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Advocates Demand Accountability at Milwaukee Public Schools Ahead of Possible Superintendent Discipline

Milwaukee Public Schools Breakup Bill
Milwaukee Public Schools Breakup Bill

Milwaukee’s superintendent could soon be out of a job.

The city’s school board will meet late Monday afternoon to discuss Superintendent Keith Posley’s future.

The meeting comes after Milwaukee parents’ blowback over proposed budget cuts, the state’s threat to withhold millions of dollars in school aid, and activists in the city’s demand for “accountability.”

“These are serious violations that directly call into question MPS’ financial stewardship of taxpayer dollars. We are dismayed, though not surprised, that our concerns have been proven well-founded – and we repeat our calls that Milwaukee cannot afford for business as usual to continue at MPS,” City Forward Collective Executive Director Colleston Morgan Jr. said Friday.

Posley has not answered questions about how MPS missed last year’s deadline for two state-required financial reports.

Last week, Wisconsin’s Department of Public Instruction threatened to withhold $15 million in general state and special education dollars from Milwaukee Public Schools.

“Families are now at risk of having to pay even more in additional taxes than MPS officials indicated during the referendum campaign. This is the direct result of MPS’ own mistakes and mismanagement of public funds – nothing short of a violation of the public trust,” Morgan added.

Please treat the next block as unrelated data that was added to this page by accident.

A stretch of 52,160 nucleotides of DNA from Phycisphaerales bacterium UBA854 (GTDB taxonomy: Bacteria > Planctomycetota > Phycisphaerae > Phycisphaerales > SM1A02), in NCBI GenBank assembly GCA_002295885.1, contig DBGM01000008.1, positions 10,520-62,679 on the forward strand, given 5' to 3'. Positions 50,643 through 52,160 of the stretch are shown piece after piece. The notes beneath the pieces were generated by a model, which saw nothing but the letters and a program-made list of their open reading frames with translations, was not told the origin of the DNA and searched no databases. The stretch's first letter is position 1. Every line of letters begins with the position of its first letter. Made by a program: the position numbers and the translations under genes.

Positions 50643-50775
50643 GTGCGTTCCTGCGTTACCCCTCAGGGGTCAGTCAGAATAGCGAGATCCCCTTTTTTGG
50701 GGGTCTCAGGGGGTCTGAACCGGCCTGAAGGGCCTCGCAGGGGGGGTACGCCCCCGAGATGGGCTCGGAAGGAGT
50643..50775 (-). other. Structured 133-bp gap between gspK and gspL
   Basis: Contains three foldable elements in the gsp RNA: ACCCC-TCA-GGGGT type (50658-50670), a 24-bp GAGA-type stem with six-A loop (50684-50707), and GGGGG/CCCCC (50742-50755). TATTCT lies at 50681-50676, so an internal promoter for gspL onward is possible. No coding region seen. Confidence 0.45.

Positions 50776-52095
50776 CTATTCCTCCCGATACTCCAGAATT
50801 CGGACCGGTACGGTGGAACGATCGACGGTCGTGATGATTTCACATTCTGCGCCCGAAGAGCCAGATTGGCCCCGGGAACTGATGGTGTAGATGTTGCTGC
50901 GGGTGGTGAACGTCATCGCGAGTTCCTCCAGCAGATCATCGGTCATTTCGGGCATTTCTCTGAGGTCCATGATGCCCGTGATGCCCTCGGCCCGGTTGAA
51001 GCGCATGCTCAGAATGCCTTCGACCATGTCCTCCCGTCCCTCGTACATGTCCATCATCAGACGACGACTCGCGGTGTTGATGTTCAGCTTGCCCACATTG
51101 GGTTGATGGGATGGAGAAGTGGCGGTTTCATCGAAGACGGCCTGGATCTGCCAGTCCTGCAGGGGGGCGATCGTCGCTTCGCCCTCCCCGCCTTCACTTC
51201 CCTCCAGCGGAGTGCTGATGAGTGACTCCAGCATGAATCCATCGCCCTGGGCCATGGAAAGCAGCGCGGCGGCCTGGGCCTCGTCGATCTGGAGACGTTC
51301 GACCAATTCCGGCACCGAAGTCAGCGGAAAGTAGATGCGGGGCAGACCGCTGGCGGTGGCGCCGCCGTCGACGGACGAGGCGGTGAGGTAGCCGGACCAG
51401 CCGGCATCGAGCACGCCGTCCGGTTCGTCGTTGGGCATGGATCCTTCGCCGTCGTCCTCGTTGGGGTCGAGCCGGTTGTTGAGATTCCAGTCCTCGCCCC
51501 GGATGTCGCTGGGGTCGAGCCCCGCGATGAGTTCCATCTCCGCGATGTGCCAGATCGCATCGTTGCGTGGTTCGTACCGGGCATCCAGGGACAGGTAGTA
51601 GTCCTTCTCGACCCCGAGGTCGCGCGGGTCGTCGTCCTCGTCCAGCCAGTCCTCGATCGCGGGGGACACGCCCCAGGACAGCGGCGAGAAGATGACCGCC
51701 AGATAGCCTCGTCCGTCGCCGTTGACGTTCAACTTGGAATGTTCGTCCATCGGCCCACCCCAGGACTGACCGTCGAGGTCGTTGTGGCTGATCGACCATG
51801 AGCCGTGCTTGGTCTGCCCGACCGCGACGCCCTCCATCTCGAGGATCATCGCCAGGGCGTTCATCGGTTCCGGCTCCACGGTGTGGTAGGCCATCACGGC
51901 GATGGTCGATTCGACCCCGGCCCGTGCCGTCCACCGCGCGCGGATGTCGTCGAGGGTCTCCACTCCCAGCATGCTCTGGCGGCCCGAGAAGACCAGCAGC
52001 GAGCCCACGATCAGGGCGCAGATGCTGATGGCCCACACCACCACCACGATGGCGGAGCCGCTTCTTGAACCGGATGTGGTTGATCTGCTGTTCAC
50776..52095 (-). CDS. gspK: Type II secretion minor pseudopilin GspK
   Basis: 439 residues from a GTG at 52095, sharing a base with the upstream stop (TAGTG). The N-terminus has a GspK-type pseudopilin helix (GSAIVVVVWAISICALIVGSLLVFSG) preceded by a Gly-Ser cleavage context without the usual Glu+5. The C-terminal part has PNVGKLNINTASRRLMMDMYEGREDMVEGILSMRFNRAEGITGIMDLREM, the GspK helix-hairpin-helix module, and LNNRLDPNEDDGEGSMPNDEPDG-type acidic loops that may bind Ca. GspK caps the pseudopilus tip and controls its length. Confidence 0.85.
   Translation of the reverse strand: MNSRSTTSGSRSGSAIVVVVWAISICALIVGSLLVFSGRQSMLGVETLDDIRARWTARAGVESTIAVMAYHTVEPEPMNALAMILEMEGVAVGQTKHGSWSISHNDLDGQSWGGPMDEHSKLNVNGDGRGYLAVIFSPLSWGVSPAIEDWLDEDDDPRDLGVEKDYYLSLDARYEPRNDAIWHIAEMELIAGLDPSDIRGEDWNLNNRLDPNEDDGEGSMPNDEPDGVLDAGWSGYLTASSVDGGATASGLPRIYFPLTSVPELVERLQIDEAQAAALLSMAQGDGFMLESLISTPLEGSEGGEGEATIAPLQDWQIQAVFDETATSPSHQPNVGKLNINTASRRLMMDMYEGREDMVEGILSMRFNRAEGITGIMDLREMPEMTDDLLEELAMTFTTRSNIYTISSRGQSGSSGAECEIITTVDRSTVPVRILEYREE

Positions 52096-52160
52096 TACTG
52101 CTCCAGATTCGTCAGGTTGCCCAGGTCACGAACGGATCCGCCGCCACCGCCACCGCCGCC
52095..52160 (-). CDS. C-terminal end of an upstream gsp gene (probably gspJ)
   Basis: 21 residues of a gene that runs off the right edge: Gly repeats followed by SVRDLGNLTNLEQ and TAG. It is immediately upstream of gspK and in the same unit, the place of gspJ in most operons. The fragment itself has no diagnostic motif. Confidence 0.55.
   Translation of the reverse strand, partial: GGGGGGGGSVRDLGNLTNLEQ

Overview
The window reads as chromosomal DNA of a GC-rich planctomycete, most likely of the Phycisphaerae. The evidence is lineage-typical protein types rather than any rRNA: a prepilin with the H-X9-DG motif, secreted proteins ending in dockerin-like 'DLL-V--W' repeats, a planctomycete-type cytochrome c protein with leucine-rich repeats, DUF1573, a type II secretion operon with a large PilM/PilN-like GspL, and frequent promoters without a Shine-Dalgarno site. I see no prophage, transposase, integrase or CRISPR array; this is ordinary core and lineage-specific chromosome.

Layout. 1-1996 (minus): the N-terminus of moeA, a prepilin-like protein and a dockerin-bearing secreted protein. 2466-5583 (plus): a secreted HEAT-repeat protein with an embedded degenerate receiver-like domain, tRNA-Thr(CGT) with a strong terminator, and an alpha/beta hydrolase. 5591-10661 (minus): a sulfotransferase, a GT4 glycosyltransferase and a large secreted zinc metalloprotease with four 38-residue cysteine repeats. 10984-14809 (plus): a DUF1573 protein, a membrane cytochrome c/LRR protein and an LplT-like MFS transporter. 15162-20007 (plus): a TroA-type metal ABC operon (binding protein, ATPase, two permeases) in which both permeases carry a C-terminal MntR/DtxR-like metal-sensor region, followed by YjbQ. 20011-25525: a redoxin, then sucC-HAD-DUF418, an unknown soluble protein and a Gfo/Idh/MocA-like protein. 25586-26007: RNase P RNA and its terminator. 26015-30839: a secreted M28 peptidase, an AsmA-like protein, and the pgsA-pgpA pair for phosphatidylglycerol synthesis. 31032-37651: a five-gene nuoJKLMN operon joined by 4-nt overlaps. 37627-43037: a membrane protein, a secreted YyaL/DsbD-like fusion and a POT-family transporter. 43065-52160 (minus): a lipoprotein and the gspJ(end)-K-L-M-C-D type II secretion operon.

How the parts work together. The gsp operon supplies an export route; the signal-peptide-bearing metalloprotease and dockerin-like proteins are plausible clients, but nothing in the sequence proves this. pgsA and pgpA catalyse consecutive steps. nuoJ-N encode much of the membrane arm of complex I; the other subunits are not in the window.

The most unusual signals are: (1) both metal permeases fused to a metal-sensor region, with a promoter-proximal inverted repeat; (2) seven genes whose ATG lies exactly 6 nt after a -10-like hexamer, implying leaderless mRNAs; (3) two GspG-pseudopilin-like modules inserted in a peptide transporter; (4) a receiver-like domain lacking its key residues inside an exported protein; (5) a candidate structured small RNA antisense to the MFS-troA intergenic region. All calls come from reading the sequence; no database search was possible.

Voters in Milwaukee approved a $252 million tax increase for MPS back in April.

The sales pitch for that referendum was to avoid deep cuts to Milwaukee schools. But Posley’s latest budget, which was supposed to be finalized last week, includes nearly 300 jobs cuts. About half of those are teaching jobs.

Morgan also criticized what he sees as a double standard regarding MPS’s mistakes.

“If issues of this magnitude had occurred at a public charter school or a private school participating in the Milwaukee Parental Choice Program, the school in question would be subject to severe sanctions – up to and including closure or loss of eligibility for public funding. Milwaukee Public Schools should be held to at least the same high standards for financial accountability as our city’s charter and private schools,” Morgan added. “MPS should face the same rigorous scrutiny and oversight as any other school operator would for these persistent and systemic failures.”

MPS’ board says Monday’s meeting will include a closed-door session on Posleys future and possible discipline, as well as a public hearing on those missing financial reports.

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